We've heard of some unusual phenomena related to corona and its treatments, but this one takes the cake.
A six-month-old boy's eyes have undergone a peculiar transformation, turning a striking shade of blue, believed to be a rare complication of corona treatment.
A study published in Frontiers in Pediatrics sheds light on this extraordinary occurrence.
Initially, the child presented with a cough and fever, and an antigen test confirmed his corona diagnosis. Doctors prescribed a Japanese medication called Favipiravir, commonly known as Avigan, typically used for flu treatment. While evidence suggests this antiviral drug has limited positive effects on patients in the early stages of corona, studies indicate potential benefit for hospitalized patients under the age of 60.
Though mild diarrhea and elevated blood uric acid are more commonly associated with favipiravir usage, the boy's mother noticed his eyes turning bright blue 18 hours after initiating treatment, particularly when exposed to sunlight.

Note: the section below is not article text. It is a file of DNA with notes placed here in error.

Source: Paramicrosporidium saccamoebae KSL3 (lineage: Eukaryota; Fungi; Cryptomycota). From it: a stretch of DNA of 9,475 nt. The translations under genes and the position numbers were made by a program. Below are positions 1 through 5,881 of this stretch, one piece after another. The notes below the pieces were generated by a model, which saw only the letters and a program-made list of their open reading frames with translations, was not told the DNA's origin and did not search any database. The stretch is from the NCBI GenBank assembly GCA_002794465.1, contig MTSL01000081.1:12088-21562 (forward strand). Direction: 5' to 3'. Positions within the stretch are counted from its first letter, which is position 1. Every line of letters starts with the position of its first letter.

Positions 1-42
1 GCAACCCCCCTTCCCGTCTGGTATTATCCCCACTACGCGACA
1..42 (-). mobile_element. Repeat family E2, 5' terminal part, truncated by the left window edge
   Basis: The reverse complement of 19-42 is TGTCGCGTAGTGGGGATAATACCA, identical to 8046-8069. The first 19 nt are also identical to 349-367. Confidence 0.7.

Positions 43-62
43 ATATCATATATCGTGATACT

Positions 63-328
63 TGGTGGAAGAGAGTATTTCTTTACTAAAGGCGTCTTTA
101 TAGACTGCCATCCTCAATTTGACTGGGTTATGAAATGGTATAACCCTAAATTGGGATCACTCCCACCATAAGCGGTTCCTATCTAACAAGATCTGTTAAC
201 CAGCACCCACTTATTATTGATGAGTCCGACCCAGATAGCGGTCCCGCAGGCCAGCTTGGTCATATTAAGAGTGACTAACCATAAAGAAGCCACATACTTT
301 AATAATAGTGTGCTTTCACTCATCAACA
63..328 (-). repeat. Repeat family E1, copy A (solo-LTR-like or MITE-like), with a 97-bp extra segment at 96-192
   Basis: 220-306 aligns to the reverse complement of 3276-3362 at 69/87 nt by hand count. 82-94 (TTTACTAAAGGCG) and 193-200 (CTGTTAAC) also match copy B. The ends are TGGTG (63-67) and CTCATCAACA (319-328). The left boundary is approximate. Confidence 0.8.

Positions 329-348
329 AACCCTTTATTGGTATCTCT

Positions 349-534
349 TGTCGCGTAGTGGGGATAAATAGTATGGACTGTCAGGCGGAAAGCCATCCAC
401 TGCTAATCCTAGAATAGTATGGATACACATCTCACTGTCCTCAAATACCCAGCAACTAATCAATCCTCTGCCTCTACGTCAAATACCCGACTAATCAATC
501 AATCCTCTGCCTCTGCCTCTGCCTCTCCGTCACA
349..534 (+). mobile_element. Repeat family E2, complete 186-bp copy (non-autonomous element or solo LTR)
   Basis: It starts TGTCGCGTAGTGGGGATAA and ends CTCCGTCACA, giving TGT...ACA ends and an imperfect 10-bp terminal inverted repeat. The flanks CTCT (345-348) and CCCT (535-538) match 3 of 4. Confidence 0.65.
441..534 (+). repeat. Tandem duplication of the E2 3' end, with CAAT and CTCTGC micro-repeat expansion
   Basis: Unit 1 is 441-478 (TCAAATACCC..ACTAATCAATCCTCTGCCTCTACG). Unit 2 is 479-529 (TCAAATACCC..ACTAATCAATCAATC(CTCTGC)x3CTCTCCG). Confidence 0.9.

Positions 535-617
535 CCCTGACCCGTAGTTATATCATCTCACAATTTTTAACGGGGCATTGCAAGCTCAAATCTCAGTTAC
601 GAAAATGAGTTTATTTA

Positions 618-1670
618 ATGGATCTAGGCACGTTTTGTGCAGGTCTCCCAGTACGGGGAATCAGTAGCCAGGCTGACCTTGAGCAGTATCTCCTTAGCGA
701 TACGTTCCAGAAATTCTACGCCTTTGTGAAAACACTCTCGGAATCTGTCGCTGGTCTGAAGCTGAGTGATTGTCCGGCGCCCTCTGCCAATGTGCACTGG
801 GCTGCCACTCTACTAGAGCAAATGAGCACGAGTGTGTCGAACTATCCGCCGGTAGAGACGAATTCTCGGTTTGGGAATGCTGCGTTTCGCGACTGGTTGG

This rare side effect has been reported previously, even in a 20-year-old man. In both cases, eye color returned to normal upon discontinuation of treatment.
The published case also mentions that favipiravir has been observed to lighten human hair and nails.
This effect may be attributed to the drug's metabolites or other components like titanium dioxide and yellow iron oxide.
What did the research team say?
The research team noted that studies have shown that the active metabolite of favipiravir is present in human plasma and that there is a direct correlation between its concentration and the intensity of radiation.
Further laboratory investigations revealed that the drug triggers the spontaneous emission of light from a molecule. In light of these findings, the team raises concerns about the safety and effectiveness of favipiravir in corona treatment.
The doctors concluded: The reported adverse event, although rare, must be taken seriously and closely monitored in future cases.
They also said additional studies are needed to ascertain the prevalence of these adverse effects and their potential long-term impact on the health of the corneal.